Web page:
Announcing the Commission on the Future of Undergraduate Education
A data-driven examination of the opportunities and challenges in U.S. higher education—that is the goal of a newly formed commission of leaders in education, business, and government. The American Academy of Arts and Sciences announced the the Commission on the Future of Undergraduate Education consisting of more than 20 members who plan to spend three years looking at evolving trends in undergraduate education to understand how Americans currently receive their postsecondary education along with both the problems and promise inherent to the system.
The research will be drawn from community colleges, for-profit institutions, and four-year universities, and across all institution types to forecast the nation’s education needs 20 to 30 years from now. Among the issues, the commission will address college completion rates, student debt, access and affordability, technical advances including online learning, and alternatives such as short-term vocational training at for-profit colleges, apprenticeships, and competency-based learning driven by mastery of a subject.
“Higher education remains one of the most important avenues of opportunity in our society, and yet it is at an inflection point,” said American Academy President Jonathan F. Fanton in a news release. “The Commission on the Future of Undergraduate Education will work in pursuit of greater understanding of the preparation that Americans of all backgrounds will need to lead productive and fulfilling lives that contribute to the health of our country, its economy, culture, and democratic community.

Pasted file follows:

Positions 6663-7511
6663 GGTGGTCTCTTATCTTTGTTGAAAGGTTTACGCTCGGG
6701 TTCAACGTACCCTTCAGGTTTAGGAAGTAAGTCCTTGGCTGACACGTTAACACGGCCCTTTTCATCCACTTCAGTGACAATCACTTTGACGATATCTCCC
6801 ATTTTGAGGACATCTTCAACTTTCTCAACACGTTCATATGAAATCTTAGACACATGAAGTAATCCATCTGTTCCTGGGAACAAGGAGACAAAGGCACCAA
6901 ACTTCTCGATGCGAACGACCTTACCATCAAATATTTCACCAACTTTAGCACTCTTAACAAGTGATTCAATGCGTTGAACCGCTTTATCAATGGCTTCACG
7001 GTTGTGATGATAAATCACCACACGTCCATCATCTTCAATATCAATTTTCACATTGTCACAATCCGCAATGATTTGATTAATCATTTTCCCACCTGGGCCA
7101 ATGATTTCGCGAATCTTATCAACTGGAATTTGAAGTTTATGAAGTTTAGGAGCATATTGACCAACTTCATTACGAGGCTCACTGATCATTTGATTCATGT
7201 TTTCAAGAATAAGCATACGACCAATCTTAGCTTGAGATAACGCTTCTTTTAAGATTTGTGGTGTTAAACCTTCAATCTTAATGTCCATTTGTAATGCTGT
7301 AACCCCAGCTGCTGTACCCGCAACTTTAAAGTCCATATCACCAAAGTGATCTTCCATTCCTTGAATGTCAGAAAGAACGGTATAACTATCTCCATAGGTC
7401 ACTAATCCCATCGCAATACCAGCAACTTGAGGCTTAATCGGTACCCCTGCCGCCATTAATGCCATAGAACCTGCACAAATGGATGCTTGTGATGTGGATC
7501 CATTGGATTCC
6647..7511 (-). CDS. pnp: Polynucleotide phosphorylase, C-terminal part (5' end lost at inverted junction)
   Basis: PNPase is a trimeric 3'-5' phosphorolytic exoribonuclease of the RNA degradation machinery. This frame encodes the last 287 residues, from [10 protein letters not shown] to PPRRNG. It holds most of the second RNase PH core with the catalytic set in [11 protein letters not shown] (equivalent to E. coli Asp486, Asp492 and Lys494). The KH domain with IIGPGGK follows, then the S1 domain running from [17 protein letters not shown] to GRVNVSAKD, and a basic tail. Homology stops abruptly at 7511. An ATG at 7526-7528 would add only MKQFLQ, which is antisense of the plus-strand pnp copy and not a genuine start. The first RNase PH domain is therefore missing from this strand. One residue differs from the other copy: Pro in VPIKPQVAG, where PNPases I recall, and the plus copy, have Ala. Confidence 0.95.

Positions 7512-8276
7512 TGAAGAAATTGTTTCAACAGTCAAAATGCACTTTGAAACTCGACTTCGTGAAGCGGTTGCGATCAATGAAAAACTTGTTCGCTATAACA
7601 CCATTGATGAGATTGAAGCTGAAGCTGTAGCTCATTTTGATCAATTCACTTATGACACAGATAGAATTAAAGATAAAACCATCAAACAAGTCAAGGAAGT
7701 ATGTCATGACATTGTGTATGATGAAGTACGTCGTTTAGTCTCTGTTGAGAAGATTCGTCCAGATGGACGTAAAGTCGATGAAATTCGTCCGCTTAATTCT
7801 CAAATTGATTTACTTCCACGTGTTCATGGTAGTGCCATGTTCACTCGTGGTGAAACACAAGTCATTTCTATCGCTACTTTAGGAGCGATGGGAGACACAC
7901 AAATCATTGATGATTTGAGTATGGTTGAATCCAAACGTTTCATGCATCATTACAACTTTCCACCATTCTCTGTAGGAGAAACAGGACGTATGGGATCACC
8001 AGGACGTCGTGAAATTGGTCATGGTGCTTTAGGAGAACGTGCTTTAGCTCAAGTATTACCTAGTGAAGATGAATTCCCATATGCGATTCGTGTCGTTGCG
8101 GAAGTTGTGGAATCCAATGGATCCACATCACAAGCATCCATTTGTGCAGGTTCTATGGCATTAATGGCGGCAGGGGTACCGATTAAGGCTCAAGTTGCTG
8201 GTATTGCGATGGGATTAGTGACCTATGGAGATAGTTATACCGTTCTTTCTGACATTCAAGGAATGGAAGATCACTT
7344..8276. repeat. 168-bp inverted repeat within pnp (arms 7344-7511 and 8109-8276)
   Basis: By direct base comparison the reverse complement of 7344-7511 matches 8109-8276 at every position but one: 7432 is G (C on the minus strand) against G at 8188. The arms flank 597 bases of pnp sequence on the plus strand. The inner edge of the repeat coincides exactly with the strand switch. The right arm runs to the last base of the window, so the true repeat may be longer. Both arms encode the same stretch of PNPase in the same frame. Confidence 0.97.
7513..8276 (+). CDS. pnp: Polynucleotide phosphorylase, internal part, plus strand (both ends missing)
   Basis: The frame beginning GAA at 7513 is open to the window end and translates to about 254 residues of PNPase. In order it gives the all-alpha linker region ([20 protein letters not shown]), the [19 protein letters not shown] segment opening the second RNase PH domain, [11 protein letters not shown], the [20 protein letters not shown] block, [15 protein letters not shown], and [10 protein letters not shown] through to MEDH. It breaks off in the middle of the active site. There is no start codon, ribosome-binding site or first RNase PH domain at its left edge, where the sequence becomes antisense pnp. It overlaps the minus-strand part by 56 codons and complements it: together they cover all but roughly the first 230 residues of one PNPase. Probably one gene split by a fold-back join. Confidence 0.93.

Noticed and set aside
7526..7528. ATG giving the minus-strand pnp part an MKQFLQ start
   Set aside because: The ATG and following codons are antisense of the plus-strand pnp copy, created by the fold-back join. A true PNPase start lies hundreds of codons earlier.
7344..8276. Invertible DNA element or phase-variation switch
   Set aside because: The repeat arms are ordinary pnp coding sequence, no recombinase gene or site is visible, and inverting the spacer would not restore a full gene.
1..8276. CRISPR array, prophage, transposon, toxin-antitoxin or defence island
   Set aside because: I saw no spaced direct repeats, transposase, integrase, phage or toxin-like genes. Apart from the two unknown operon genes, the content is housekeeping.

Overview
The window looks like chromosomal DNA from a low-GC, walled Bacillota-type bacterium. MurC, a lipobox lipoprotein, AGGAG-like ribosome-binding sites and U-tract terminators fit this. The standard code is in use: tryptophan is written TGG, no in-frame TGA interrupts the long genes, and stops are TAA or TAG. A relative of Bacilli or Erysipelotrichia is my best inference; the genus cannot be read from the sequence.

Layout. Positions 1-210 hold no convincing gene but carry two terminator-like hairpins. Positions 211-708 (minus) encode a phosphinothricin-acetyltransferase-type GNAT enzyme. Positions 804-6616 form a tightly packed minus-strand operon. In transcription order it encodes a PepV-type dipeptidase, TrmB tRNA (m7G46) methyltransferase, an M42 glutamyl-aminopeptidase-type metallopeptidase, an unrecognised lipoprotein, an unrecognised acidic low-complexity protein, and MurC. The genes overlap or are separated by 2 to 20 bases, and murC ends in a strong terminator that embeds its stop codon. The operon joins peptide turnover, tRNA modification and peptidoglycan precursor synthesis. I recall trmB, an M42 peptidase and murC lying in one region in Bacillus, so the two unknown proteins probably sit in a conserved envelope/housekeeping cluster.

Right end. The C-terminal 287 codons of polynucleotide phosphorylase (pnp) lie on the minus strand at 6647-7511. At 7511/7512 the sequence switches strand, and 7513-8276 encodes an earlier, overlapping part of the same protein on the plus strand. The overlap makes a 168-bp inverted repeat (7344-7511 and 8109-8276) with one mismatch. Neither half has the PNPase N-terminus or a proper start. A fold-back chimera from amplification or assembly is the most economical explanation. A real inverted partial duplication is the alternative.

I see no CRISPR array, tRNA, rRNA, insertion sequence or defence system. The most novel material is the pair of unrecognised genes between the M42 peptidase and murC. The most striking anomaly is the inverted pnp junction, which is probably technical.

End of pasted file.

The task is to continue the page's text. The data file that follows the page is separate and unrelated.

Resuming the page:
A news report in The Chronicle of Higher Education noted that Carnegie Corporation’s president, Vartan Gregorian, “publicly floated the idea of a White House commission on the future of higher education three years ago, hoping that the U.S. president’s imprimatur would advance the effort. But that idea never took hold. Instead, the commission will be sponsored by the 235-year-old Academy, one of the country's oldest learned societies and one that is known for projects like The Heart of the Matter, its report on the value of the humanities and social sciences.”
Read more at the American Academy website. Here are the Commission members (to date):
Co-chairs: TIAA-CREF President and CEO Roger W. Ferguson, Jr. and Spencer Foundation President Michael S. McPherson.
Commission members: Joseph E. Aoun, President, Northeastern University; Deborah Loewenberg Ball, Dean, University of Michigan School of Education; Sandy Baum, Senior Fellow, the Urban Institute; Rebecca M. Blank, Chancellor, University of Wisconsin-Madison; John Seely Brown, former Director, Xerox PARC research; Carl A. Cohn, Clinical Professor of Education, Claremont Graduate University; Mitch E. Daniels, Jr., President, Purdue University; John J. DeGioia, President, Georgetown University; Jonathan F. Fanton, President, American Academy of Arts and Sciences; Robert Hormats, Vice Chairman, Kissinger Associates, and former Under Secretary of State for Economic Growth, Energy, and the Environment; Freeman A. Hrabowski III, President, University of Maryland, Baltimore County; Jennifer L. Jennings, Professor of Sociology, New York University; Jeremy Johnson, Co-Founder and CEO, Andela; Daphne Koller, President and Co-Founder, Coursera, Inc., and Professor, Stanford University; Sherry Lansing, Founder and CEO, Sherry Lansing Foundation; Nicholas Lemann, Professor and former Dean, Columbia University Graduate School of Journalism; J. Michael Locke, former CEO, Rasmussen, Inc.; Gail O. Mellow, President, LaGuardia Community College; Diana Natalicio, President, University of Texas at El Paso; Hilary Pennington, Vice President, Ford Foundation; Beverly Daniel Tatum, former President, Spelman College; Shirley M. Tilghman, former President, Princeton University; P. Roy Vagelos, former President, CEO, and Chairman, Merck; and Michelle Weise, Executive Director, Sandbox ColLABorative, Southern New Hampshire University.